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are grasped by Intelligence and not reached by reasoning: in demonstrations, Intelligence apprehends the immutable and primary definitions, in practical inferences,1 it apprehends the ultimate and contingent fact, and the minor, premise, since these are the first principles from which the end is inferred, as general rules are based on particular cases; hence we must have perception of particulars, and this immediate perception is Intelligence.2 [5]

This is why it is thought that these qualities are a natural gift, and that a man is considerate, understanding and intelligent by nature, though no one is a wise man by nature. [6] That this is so is indicated by our thinking of them as going with certain ages: we say that at such and such an age a man must have got intelligence and considerateness, which implies that they come by nature.

[Hence Intelligence is both a beginning and an end, for these things are both the starting-point and the subject matter of demonstration.]3

Consequently the unproved assertions and opinions of experienced and elderly people, or of prudent men,4 are as much deserving of attention as those which they support by proof; for experience has given them an eye for things, and so they see correctly. [7]

We have now discussed the nature and respective spheres of Prudence and Wisdom, and have shown that each is the virtue of a different part of the soul.12.

But the further question may be raised, What is the use of these intellectual virtues? Wisdom does not consider the means to human happiness at all,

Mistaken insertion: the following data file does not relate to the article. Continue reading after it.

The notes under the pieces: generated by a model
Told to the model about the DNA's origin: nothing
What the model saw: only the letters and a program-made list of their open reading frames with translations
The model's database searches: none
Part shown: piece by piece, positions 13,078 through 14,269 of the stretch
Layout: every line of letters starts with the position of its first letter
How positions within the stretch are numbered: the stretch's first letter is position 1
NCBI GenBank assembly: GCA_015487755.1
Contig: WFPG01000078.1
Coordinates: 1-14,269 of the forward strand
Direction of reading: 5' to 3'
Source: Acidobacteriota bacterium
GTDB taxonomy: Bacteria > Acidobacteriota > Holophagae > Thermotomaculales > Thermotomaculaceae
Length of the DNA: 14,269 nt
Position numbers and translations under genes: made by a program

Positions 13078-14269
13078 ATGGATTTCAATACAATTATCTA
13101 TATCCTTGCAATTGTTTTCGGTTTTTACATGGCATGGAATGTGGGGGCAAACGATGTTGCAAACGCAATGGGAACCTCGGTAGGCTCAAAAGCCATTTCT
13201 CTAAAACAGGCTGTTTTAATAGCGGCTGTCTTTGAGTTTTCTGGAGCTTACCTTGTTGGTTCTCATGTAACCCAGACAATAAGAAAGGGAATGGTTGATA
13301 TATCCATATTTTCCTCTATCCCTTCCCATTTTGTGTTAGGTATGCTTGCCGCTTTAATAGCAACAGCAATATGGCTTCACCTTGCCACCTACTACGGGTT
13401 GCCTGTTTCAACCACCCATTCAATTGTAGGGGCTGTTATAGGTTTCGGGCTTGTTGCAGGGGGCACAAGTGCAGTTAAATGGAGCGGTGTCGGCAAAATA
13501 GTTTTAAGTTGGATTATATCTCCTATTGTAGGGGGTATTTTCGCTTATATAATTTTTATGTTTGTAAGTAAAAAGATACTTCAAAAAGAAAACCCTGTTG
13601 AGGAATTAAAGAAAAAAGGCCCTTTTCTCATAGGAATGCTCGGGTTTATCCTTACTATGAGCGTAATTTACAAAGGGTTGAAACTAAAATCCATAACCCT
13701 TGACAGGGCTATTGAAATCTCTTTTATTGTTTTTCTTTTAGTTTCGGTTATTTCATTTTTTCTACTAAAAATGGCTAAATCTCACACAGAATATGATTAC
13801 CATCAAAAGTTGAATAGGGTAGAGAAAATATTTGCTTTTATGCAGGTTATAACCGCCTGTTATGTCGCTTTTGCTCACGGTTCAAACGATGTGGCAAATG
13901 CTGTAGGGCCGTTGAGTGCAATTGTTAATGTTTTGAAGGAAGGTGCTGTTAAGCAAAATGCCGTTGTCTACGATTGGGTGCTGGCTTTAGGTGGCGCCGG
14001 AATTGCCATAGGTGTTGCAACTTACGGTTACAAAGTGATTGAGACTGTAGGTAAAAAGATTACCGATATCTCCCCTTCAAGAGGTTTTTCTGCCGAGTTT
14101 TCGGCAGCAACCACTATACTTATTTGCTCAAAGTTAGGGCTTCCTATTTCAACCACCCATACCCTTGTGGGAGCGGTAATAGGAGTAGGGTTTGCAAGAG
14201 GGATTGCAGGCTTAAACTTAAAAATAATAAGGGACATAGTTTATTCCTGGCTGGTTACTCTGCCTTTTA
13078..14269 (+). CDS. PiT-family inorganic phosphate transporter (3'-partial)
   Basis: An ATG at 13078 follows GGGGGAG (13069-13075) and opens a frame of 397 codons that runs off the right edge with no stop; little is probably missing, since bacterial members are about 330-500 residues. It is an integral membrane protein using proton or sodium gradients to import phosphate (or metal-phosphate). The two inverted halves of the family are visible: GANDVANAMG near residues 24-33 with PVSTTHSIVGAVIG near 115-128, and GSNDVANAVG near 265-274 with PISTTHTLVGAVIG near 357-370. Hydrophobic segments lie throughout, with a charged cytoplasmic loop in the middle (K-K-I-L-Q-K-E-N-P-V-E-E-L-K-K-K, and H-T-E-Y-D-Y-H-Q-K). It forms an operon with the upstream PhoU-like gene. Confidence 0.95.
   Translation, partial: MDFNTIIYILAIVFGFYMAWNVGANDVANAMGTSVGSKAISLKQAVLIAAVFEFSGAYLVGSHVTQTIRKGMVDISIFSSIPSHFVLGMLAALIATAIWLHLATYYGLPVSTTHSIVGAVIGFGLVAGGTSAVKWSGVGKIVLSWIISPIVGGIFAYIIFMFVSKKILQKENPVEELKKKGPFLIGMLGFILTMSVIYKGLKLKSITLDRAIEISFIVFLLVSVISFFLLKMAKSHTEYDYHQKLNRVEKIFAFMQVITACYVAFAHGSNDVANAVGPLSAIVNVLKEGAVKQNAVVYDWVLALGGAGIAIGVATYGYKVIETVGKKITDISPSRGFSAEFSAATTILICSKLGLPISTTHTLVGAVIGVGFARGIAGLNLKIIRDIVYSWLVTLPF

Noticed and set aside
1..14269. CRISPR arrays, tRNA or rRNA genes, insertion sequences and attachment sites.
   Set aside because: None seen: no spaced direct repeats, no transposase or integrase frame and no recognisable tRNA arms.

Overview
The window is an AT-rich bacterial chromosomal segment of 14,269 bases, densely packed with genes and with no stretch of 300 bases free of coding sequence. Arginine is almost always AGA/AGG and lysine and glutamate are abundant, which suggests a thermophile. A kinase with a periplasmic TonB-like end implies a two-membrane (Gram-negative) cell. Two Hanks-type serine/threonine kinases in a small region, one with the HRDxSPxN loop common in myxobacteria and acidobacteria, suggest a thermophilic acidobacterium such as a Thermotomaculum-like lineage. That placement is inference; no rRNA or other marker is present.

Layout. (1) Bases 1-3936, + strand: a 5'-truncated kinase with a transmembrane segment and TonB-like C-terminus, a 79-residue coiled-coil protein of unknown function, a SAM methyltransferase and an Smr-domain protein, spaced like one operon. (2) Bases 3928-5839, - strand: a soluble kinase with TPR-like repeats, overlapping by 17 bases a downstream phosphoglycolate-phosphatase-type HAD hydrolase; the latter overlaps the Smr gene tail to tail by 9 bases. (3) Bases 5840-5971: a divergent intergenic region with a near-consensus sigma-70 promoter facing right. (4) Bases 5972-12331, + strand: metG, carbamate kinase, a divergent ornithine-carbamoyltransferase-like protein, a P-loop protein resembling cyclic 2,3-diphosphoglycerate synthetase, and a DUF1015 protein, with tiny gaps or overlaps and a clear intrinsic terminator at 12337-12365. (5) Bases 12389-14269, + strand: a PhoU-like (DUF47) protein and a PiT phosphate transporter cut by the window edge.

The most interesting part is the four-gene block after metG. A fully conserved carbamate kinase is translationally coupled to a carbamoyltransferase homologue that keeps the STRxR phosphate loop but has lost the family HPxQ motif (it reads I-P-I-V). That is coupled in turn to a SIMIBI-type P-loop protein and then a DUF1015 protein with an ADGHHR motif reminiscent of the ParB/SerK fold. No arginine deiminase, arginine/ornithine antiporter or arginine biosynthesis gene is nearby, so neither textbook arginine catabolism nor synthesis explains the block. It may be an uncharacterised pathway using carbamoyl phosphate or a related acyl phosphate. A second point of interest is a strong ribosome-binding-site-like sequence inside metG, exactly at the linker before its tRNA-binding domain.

1 The substantive to be understood may be προτάσεσι, ‘propositions’; but the reference seems to be not to the practical syllogism in the ordinary sense (see 7.3.9), but to the establishment of ethical ἀρχαί by induction, which is the proper method of Ethics (1.4.5-7). This induction is conceived as a syllogism (cf. Aristot. Pr. Anal. 2.23.): Actions A, B, C . . . are desirable; Actions A, B, C . . .possess the quality Z; therefore all actions possessing the quality Z are desirable. Here both the major and the minor premise are sets of particular propositions intuitively seen to be true: νοῦς is τῶν ἐσχάτων ἐπ᾽ ἀμφότερα.

2 Here the intuitive element in Prudence, as well as in Wisdom (chaps. 5, 6.), is termed Intelligence: at 8.9 it was called merely Prudence, in contrast with Intelligence, which was limited to intuition of the first principles of science. Here then νοῦς approximates to its popular sense (see 12.3, note).

3 This sentence seems irrelevant here. It might come in after 11.4.

4 This addition is auspicious: no one can become prudent merely by getting old ( Burnet).

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